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Elaine and Peter’s Travel Diary

Thursday, 27 Feb 2020

Location: Palenque, Central America

MapWell the mood has certainly changed today.

Our beautiful resort is just a few minutes from the ancient ruins so a relatively easy day today.

We had an early rise to visit the World Heritage Site of Palenque, wonderful in its jungle setting. We had heavy rain overnight and the low prevailing mist was perfect to set the scene for this ancient site. Solemn and imposing and so well preserved.

Palenque is everything that an archaeological site should be. A remarkable treasure trove.

With grey stone being the dominant colour, it is difficult to envisage the vivid red walls and brightly coloured carvings of the original buildings. It is a marvel to ponder on the amazing stories and engineering skill of the people who built these sites. The discoverers years later could not believe that the local people could possibly have built such structures and huge complexes.

The Mayans first settled here in 100BC and society reached its height between 6-800 AD when it was the regional capital. Then it fell into a precipitous decline and by early tenth century it had been completely abandoned for the forest to reclaim it. The majority has been excavated, with discoveries of ruins emblazoned with fine sculptures and splendid stucco.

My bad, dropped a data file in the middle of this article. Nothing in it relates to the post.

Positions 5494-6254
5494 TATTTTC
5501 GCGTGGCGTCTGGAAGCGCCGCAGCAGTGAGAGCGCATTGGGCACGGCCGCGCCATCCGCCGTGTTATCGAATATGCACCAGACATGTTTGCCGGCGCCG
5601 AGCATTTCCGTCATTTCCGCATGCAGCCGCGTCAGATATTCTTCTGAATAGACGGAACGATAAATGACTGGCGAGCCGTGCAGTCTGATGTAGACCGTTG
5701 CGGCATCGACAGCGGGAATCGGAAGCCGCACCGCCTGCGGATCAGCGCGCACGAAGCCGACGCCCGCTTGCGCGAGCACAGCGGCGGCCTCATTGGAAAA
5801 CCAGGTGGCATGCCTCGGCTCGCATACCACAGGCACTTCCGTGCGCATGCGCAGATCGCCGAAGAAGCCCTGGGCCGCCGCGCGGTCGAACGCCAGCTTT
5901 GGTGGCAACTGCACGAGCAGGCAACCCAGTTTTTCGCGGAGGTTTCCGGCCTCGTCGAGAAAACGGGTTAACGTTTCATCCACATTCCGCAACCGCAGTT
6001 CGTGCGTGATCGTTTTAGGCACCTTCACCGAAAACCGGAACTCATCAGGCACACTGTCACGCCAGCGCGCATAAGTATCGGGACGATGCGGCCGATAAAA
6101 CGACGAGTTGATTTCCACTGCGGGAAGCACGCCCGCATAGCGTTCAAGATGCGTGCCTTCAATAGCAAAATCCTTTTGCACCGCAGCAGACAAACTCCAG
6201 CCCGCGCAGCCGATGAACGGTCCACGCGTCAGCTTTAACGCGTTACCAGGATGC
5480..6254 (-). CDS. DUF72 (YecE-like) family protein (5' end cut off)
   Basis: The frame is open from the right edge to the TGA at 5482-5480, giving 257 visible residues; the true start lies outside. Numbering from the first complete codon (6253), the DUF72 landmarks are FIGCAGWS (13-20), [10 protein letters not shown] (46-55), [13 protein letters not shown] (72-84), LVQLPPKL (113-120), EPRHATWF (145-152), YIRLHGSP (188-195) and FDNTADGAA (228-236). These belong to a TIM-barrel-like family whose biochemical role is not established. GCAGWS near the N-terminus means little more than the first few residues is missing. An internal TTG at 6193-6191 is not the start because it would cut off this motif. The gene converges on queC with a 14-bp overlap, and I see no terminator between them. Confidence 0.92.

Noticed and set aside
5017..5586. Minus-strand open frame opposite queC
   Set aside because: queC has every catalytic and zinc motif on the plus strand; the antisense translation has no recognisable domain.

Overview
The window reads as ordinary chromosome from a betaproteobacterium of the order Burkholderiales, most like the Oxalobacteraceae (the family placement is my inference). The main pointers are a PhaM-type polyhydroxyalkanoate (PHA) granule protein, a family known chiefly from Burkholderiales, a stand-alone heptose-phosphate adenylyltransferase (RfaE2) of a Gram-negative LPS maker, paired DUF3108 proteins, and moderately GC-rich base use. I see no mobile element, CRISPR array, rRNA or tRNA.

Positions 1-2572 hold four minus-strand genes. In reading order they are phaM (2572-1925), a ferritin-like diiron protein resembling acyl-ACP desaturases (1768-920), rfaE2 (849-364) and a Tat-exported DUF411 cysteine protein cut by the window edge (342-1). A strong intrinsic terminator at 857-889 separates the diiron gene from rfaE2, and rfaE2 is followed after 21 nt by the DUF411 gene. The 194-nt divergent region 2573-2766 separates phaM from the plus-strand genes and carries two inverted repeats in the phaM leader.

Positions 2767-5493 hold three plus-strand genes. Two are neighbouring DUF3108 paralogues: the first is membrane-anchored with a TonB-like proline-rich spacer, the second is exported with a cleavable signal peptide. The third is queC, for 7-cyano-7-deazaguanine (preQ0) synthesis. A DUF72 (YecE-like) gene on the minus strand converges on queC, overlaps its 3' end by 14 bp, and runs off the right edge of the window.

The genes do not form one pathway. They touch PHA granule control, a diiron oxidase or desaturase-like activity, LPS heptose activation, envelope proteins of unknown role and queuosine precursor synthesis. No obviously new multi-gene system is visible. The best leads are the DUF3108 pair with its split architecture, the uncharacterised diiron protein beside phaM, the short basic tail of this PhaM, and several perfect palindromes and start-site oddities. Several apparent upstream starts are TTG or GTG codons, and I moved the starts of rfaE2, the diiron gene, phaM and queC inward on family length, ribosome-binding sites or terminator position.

As with the other sites we have visited, these complexes were the domain of the royals and the wealthy. We were allowed to explore this palace which was quite challenging to get round on the steep slippy steps.
The royal place is distinguished by a four tier leaning tower which probably served a as watch tower. The building was the home of the royals and their immediate entourage and dominates the site. It is a complex of courtyards, corrodors and rooms.

The massive carved stones of the Temple of Inscriptions are most imposing. This is the tallest building and contains the funerary crypt of the ruler Pakal. Originally red and decorated with vivid colours, it must have been a sight to see.
Pakal was entombed at the bottom of the steep pyramid. His body as that of his wife in the adjacent tomb was bathed in red paint. Although the flesh has long disappeared, the skeleton is still stained and infused with red. Articles of jade and other expensive materials have been found in the tomb. There was also a sort of air duct leading from the tomb to the top of the Pyramid....apparently linking the souls with the outside world.

We followed the archaeological path leading from this complex down to the parking lot. It was a fabulous three quarter of an hour walk, through ruins where the ordinary people would have lived. One was a very clever sort of a spa. Very ingenious. The path passed by the river and a spectacular waterfall which would have supplied the palace and also removed the effluent! Has to go somewhere!

Once finished exploring here, we drove onto to visit the Cascade de Misotha Waterfall. We got soaked as the path lead us down and behind the cascade but it was great fun.

Overall another great day.